The FBI has arrested a Chinese national who authorities say supplied a hacking code that penetrated the Office of Personnel Management, exposing the personal information of millions of U.S. citizens.

Yu Pingan, 36, was arrested Monday at Los Angeles International Airport.  Authorities also say he supplied the same code that hacked at least four U.S. corporations.

Fox News:

FBI Special Agent Adam James said in an affidavit filed with a court that the FBI is after a group of hackers who compromised companies' computer networks with "an uncommon malicious software tool known as 'Sakula,'" and other hacking tools, the Wall Street Journal reported.

Seized communications revealed that Yu had provided the software to others and was aware that the malware would be used breach data, James said.

According to Adam Meyers, vice president of cybersecurity company CrowdStrike Inc., the Sakula software has been often used against "a number of high-profile targets."

"Over the 2012 to 2015 timeframe, we saw lots of significant breaches involving Sakula," Meyers told the Wall Street Journal.

The arrest of Yu is one of the first cases brought against a Chinese national based on the Computer Fraud and Abuse Act following a 2015 agreement between President Barack Obama and Chinese President Xi Jinping to stop theft of industrial trade secrets, the New York Times reported.

The federal complaint, according to the Times, claims that the suspect has been using the malicious software since 2012 and the FBI agents suggest Yu is among a small circle of Chinese hackers using the code.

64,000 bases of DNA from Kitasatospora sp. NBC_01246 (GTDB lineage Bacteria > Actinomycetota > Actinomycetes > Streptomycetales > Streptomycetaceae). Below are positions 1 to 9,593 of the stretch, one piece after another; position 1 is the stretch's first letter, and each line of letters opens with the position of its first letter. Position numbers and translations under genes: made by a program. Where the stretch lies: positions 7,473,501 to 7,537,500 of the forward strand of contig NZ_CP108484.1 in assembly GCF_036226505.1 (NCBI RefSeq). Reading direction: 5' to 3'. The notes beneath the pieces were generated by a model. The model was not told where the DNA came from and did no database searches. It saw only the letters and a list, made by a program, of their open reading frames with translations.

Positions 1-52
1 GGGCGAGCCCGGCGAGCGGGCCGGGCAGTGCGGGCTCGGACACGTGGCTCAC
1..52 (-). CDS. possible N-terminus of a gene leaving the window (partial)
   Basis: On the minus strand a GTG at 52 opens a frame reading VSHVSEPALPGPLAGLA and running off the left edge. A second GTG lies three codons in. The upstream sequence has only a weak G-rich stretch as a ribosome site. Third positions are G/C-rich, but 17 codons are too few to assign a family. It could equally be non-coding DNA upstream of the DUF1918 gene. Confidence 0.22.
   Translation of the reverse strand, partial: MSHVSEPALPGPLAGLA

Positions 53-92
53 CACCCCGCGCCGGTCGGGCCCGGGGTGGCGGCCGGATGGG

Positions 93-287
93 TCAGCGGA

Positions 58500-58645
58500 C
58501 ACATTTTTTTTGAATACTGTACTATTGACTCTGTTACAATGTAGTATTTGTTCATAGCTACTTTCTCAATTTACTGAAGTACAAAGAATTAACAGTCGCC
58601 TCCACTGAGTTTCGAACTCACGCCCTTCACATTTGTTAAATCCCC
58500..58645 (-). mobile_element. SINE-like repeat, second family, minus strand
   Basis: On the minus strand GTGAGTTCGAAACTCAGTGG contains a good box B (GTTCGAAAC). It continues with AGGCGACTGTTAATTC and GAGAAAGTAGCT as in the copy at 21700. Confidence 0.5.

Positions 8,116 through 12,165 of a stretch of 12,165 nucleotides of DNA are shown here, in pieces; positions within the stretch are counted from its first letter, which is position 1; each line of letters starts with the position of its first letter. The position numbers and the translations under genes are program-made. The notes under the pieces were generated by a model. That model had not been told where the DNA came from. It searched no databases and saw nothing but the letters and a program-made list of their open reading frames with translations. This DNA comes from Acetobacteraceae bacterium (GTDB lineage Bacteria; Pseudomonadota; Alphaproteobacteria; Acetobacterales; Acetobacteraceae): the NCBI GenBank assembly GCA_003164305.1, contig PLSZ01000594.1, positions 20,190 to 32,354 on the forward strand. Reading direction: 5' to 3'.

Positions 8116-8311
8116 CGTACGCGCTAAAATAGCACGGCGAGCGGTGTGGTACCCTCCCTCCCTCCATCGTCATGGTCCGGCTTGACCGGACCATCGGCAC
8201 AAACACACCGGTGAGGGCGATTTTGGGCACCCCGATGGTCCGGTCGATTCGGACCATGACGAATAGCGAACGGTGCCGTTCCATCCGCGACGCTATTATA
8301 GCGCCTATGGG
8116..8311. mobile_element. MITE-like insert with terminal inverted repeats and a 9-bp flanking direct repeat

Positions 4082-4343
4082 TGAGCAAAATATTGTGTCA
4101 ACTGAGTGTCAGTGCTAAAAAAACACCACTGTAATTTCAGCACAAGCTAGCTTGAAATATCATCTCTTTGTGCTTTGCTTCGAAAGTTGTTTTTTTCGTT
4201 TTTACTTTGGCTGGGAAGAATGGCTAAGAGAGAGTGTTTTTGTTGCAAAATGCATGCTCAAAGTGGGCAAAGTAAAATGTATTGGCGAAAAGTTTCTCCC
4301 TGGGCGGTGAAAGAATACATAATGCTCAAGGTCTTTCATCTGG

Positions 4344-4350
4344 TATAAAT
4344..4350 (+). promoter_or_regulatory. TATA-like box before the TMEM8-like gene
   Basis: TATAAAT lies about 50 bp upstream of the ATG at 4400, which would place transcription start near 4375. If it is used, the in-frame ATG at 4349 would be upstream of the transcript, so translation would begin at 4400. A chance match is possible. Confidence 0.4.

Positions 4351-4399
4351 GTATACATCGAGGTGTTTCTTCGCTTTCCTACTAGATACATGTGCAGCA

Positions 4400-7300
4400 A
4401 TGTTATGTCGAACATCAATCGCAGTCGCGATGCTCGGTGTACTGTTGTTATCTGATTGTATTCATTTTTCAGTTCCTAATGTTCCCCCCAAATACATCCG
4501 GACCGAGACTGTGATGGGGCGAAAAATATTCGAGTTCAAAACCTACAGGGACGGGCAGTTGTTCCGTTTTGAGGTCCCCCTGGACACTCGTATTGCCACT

The data breach, which started in 2014 and was discovered in 2015, let hackers steal personal information of government employees, including addresses, health and financial histories, and fingerprints, the Times reported.

The federal criminal complaint, however, does not accuse Yu of personally being responsible for the hacking of the Office of Personnel Management – only the malware he was providing.

Michael Berg, Yu's court-appointed attorney, claimed the detained man is not affiliated with the Chinese government and is merely a teacher.

"He says he has no involvement in this whatsoever," the attorney said, according to Reuters, adding that he came to the U.S. for a conference.

It is significant that authorities have not been able to connect Yu to the infamous Chinese army cyber-warfare bureau, PLA 61398, that some cyber-security experts believed was responsible for the OPM hack.  But it's not likely that the Chinese government would leave a bread crumb trail that could easily be followed back to it. 

We've seen similar deception efforts from Russian hackers, some of whom are almost certainly tied in some way to the Russian government but are able to hide their tracks to prevent U.S. authorities from making a connection.

The government has yet to come completely clean about that 2015 OPM hack.  We know the approximate number of records that were exposed and how the hackers were able to penetrate a federal contractor's computers to gain access.  But who got those records and what might have been done with them is a mystery.